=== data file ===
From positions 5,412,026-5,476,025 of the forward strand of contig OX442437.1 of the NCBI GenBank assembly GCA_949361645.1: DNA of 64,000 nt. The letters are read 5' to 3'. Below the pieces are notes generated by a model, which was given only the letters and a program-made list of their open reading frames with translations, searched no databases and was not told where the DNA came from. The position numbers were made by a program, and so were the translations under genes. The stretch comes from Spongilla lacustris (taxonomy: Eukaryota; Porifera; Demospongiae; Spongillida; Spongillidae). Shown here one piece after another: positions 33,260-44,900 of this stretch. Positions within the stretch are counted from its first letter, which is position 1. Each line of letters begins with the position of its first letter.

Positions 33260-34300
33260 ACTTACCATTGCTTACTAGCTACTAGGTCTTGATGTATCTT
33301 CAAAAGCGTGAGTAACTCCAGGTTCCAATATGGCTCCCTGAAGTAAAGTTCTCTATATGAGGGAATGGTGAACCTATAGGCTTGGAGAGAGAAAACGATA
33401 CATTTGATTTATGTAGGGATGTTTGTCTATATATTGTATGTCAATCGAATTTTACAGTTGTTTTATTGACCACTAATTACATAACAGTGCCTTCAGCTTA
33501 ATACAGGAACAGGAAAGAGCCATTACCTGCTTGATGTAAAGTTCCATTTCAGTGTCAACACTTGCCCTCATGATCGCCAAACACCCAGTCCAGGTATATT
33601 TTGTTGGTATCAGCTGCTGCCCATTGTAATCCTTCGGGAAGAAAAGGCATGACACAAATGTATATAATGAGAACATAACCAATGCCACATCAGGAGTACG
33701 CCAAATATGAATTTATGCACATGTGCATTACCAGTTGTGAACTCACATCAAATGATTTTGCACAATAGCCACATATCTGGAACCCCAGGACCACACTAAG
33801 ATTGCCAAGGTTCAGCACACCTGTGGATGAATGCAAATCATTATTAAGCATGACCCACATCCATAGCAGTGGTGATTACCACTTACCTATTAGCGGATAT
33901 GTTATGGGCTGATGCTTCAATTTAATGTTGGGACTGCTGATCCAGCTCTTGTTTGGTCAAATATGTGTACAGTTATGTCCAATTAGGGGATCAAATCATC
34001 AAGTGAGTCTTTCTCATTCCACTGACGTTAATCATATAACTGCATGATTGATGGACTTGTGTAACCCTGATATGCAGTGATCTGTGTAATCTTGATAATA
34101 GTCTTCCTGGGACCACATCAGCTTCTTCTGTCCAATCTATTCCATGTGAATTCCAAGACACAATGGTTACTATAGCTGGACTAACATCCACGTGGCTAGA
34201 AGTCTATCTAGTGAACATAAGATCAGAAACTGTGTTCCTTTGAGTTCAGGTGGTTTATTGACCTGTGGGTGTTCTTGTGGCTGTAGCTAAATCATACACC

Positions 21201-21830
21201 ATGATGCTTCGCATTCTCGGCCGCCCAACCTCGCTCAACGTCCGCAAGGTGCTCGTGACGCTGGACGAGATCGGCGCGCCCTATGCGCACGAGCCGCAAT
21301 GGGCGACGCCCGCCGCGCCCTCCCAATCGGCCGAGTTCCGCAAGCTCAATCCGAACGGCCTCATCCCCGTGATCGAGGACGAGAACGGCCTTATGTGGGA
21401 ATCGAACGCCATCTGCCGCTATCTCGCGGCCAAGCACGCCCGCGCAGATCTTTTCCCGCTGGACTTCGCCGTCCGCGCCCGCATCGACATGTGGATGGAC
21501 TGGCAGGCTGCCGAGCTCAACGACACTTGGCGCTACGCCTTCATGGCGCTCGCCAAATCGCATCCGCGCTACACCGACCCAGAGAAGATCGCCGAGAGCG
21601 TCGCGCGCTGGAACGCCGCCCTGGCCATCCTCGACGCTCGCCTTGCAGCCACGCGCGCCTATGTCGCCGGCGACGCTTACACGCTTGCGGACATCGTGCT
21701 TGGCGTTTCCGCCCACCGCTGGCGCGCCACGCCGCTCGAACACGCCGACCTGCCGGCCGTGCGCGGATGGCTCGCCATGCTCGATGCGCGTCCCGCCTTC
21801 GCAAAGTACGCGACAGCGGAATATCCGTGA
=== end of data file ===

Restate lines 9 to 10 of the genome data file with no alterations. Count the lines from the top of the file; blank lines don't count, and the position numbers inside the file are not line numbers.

33801 ATTGCCAAGGTTCAGCACACCTGTGGATGAATGCAAATCATTATTAAGCATGACCCACATCCATAGCAGTGGTGATTACCACTTACCTATTAGCGGATAT
33901 GTTATGGGCTGATGCTTCAATTTAATGTTGGGACTGCTGATCCAGCTCTTGTTTGGTCAAATATGTGTACAGTTATGTCCAATTAGGGGATCAAATCATC